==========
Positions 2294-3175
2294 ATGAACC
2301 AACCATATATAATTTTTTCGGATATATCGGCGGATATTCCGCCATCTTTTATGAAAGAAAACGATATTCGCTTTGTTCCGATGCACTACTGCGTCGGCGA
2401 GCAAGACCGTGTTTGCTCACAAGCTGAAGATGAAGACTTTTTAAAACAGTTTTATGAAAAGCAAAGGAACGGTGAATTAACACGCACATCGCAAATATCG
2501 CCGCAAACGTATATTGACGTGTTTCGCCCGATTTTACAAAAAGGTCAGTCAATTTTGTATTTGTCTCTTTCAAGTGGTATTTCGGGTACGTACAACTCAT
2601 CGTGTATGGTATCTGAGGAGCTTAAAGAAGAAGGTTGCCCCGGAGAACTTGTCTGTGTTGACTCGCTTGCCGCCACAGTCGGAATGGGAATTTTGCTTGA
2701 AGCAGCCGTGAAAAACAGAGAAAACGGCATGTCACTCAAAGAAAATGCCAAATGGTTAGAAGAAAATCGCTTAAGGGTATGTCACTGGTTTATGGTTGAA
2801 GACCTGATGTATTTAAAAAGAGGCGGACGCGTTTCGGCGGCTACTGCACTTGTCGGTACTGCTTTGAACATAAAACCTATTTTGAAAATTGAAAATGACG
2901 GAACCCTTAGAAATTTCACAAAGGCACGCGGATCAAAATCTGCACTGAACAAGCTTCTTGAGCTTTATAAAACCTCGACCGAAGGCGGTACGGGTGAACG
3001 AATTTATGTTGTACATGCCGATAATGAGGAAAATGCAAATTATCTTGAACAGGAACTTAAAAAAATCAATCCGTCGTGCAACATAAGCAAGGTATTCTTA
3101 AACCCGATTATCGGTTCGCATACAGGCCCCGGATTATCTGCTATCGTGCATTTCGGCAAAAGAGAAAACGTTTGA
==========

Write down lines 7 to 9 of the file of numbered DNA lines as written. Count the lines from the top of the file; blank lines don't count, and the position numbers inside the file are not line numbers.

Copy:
2701 AGCAGCCGTGAAAAACAGAGAAAACGGCATGTCACTCAAAGAAAATGCCAAATGGTTAGAAGAAAATCGCTTAAGGGTATGTCACTGGTTTATGGTTGAA
2801 GACCTGATGTATTTAAAAAGAGGCGGACGCGTTTCGGCGGCTACTGCACTTGTCGGTACTGCTTTGAACATAAAACCTATTTTGAAAATTGAAAATGACG
2901 GAACCCTTAGAAATTTCACAAAGGCACGCGGATCAAAATCTGCACTGAACAAGCTTCTTGAGCTTTATAAAACCTCGACCGAAGGCGGTACGGGTGAACG